Recently Royal Ulster Yacht Club was contacted by a Mr Andre Jaku of Melbourne, Australia about a goblet he had bought from Leonard Joel’s Auction house in the city.
It was listed as silver and was engraved with the words:
Royal Ulster Yacht Club
Won by the AMBA The property of Foster Connor Jun Esq.
Corinthian Match Aug 1869
It appears slightly repaired on the stem and there is a small mark on the bottom. I understand from the club historian, Ed Wheeler, that it is the trophy for the race between Amba owned by Mr Connor and Mr John Currell’s Flirt.
According to the Club history, Foster Connor seems to have become a member in 1869 and this was the year in which the Club received its Royal warrant (ie its name changed from the Ulster Yacht Club to the Royal Ulster Yacht Club). Interestingly, this did not come officially into force until a meeting on 14th October at which the warrant was received and the name change took place. So, the date on the goblet, August 1869, precedes the date on which the Club became RUYC, so the inscription may be misleading, although the trophy could have been awarded and inscribed after the warrant was formalised.
Connor’s 9-ton cutter Amba and John Currell’s 7-ton cutter Flirt seem to have been the leading protagonists.
Ed Wheeler reveals that Currell and Connor were having some kind of feud at the time and at a committee meeting a letter was read out from Foster Connor, in which he declined to accept the jurisdiction of the “three gentlemen who proposed to decide a question in dispute on that occasion”. At the meeting, he said that the Protest Committee was not properly constituted because not all of the Sailing Committee had been invited and of the three who were, two were brothers, so he would not abide by their decision. Mr. Richard Patterson then said that, before the race started, Mr. Connor had told him that he would not be bound by any decision the race committee might make; he then said that the reason they agreed to go before the two members on the committee after the race was because they were sure that the decision would go in their favour.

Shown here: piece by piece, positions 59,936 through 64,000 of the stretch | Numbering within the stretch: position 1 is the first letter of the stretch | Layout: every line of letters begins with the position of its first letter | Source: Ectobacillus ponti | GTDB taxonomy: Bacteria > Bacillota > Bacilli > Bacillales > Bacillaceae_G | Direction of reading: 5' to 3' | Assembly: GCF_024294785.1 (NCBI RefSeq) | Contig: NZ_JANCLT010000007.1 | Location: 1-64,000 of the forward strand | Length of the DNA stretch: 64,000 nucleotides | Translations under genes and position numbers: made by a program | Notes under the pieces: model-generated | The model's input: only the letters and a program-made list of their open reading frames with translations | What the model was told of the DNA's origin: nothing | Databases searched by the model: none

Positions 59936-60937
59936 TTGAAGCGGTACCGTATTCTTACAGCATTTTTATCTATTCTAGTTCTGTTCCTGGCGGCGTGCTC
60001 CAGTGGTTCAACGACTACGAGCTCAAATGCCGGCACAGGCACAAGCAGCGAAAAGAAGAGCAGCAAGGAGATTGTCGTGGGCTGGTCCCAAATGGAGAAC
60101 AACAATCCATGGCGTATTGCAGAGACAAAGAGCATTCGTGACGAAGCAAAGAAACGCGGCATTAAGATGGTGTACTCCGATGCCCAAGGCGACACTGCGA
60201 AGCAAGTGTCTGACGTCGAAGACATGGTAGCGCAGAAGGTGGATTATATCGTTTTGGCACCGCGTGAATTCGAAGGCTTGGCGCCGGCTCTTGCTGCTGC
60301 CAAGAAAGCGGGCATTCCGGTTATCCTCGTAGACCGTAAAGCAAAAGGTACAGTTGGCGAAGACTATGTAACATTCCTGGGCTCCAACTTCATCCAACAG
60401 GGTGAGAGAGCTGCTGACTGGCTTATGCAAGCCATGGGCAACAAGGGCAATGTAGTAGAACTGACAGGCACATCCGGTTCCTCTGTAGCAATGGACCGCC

Connor was Rear Commodore of RUYC in 1884 and his son, Charles C Connor held the same position in 1891. Although the details of the race for which the cup was awarded in 1869 are not known, the following year a similar race took place. This was a “Corinthian” race, meaning a race for amateur sailors only, for yachts of 10 tons or under. Cups awarded for club races in those days were mainly “keepers”, rather than perpetual challenge cups, which is why the cup is marked as Foster Connor’s property.
There are several occasions in which a Mr Foster Connor is mentioned in records.
And from those he would appear to have been a wealthy man, owning two residences, one in Belfast and a grand mansion called Seacourt which he built at Wilson’s Point on the west of Bangor Bay. In the Dept of Communities Historic Buildings it is included as “A grand symmetrical, classically-styled, two-storey three-bay house over concealed basement, built c.1865, located to the north side of Bangor, overlooking the sea and in 1860 the Journal of the Society of Arts named Foster Connor and Co as one of the six principal linen manufacturers in Belfast. He was also a keen yachtsman. (Journal of Society of Arts; Hunt’s Yachting Magazine) Connor died in 1881 and the house then passed to his son Charles C Connor”
In a Belfast Street Directory, he is listed as a linen merchant and yarn merchant with a residence in Linenhall Street, Belfast.
Connor is buried with other family members in the Belfast City Cemetery with an 8ft high headstone described as a
Memorial to the Foster Connor (died 5th December 1881 aged 70 years) as well as other members of his family.
Foster Connor was a wealthy linen merchant who lived in Belfast but also had the fine residence Seacourt built for him at Wilson's Point, Bangor.
So, the question is how did the goblet come to be in Melbourne?